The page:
In representations of the archaic they are equipped with horse or donkey features and are only shown in connection with a few mythological motifs, with the development of the satyr game they then appear increasingly in other contexts. Also under the influence of the satyr plays they appear increasingly anthropomorphic as the inventor of viticulture and music and as a bearer of culture, but always remain beastly enough to a counterpart to the values of the polis citizens to represent or to the mythical exaggeration of the Symposium and Komos to serve . Their typical attributes are attached to them at an early stage. Already on the François Vase is enclosed with Askos they associated with the wine, with both the cultivation and with the pleasure of Aulos with music and dance. In Attic representations, they are mostly snub-nosed participants in a como with human feet or they lasciviously approach the maenads, whereby sexual acts rarely occur.
They received their goat characteristics only in Hellenism , probably under the influence of representations of the Panen and the Paniskoi , who appeared in the same role as the satyrs. They appear now with the goblet, now in a Bacchic frenzy with the thyrsus , now devoted to sleep, now pressing, also playing the flute or beating the cymbal , often also united with the nymphs in quick dances or lustfully pursued them.
Praxiteles is considered to be the creator of the sculpture of resting satyrs .
Mosaic from the House of the Faun , Pompeii
Adolescent satyr with flute, Louvre
Satyr with nymphs, William Adolphe Bouguereau , 1873
Sicilian boy as a faun, Wilhelm von Gloeden , 1898
- Christiane Ackermann: Silenus, satyr. In: Maria Moog-Grünewald (Ed.): Mythenrezeption. The ancient mythology in literature, music and art from the beginnings to the present (= Der Neue Pauly . Supplements. Volume 5). Metzler, Stuttgart / Weimar 2008, ISBN 978-3-476-02032-1 , pp. 647-654.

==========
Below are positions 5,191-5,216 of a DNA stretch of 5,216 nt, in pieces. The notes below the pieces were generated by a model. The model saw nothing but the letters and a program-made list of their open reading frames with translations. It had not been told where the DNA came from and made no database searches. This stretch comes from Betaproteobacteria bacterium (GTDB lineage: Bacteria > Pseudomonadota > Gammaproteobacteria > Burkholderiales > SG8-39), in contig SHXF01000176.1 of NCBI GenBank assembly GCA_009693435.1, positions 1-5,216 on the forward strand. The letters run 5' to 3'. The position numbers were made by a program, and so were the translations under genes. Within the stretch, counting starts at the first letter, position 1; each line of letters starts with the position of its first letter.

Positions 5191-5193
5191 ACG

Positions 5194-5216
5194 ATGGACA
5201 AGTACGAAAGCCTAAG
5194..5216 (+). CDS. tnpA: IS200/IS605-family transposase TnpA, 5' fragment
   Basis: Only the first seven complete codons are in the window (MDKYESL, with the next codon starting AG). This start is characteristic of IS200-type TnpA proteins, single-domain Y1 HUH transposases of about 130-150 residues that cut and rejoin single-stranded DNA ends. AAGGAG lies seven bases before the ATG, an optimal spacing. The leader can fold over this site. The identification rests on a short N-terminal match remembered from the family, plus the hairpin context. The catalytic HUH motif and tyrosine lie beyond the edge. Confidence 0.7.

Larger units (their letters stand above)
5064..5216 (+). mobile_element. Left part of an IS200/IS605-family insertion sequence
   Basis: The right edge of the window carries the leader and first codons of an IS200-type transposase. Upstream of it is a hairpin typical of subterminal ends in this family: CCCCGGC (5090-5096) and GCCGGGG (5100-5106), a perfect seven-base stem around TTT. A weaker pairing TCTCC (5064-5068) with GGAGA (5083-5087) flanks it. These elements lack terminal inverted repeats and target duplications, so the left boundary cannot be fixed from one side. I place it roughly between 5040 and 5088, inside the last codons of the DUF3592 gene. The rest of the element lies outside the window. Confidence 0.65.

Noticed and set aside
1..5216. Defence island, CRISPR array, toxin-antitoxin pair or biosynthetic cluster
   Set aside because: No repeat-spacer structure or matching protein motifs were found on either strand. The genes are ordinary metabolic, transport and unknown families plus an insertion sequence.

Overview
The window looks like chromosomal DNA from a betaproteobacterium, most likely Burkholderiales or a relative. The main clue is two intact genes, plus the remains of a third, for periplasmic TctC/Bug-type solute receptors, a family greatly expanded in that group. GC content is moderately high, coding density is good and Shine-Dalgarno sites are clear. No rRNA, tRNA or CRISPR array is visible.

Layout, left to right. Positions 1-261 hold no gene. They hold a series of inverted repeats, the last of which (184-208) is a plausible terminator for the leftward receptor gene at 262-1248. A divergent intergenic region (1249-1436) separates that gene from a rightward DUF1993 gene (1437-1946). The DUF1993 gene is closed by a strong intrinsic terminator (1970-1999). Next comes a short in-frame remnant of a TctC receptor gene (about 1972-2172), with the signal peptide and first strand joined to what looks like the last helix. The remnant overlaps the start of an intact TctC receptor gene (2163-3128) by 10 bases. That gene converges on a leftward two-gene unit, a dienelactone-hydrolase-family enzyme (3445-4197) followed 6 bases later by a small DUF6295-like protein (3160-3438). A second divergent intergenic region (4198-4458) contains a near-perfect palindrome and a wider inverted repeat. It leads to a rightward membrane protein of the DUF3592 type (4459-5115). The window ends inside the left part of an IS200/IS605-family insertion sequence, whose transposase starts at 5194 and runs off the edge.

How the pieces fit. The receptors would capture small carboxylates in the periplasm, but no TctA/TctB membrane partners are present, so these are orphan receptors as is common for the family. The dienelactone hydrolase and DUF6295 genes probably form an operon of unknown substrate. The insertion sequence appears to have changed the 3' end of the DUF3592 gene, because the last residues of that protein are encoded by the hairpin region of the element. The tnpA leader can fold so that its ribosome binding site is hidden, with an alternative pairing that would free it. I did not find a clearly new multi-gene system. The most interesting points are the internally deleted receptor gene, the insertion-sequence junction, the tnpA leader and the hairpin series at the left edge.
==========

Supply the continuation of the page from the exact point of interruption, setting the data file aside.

- Balbina Bäbler: Satyr. In: The New Pauly (DNP). Volume 11, Metzler, Stuttgart 2001, ISBN 3-476-01481-9 , Sp. 119-122.
- Frank Brommer : σιληνοί and σάτυροι . In: Philologus . Volume 94, 1941, pp. 222-228.
- Peter Gercke: Satyrs of Praxiteles. Dissertation Hamburg 1968
- Guy Michael Hedreen: Silens in Attic Black-figure Vase-painting: Myth and Performance. University of Michigan Press, 1992.
- Ernst Kuhnert : Satyros and Silenos . In: Wilhelm Heinrich Roscher (Hrsg.): Detailed lexicon of Greek and Roman mythology . Volume 4, Leipzig 1915, Col. 444-531 ( digitized version ).
- François Lissarrague: Les satyres et le monde animal. In: J. Christiansen, T. Melander (Eds.): Proceedings of the Third Symposium on Ancient Greek and related Pottery. Copenhagen 1988, pp. 335-351.
- Erika Simon : Silenoi . In: Lexicon Iconographicum Mythologiae Classicae (LIMC). Volume VIII, Zurich / Munich 1997, pp. 1108–1133.
- Adrian Stähli : The denial of lust. Erotic groups in ancient plastic. Reimer, Berlin 1999, ISBN 3-496-01195-5 .
- Satyrs in the Theoi Project (English)
- ↑ Hesiod in Strabo 10: 3, 19 p. 471
- ↑ Karl Kerényi: The mythology of the Greeks. Volume 1. 1984, ISBN 3-423-01345-1 , p. 142
- ^ Hyginus Mythographus , Astronomica 2.23.
- ^ François Lissarrague: On the Wildness of Satyrs . In: Christopher A. Faraone , Thomas H. Carpenter (eds.): Masks of Dionysus. Cornell University Press, 1993, pp. 207-220.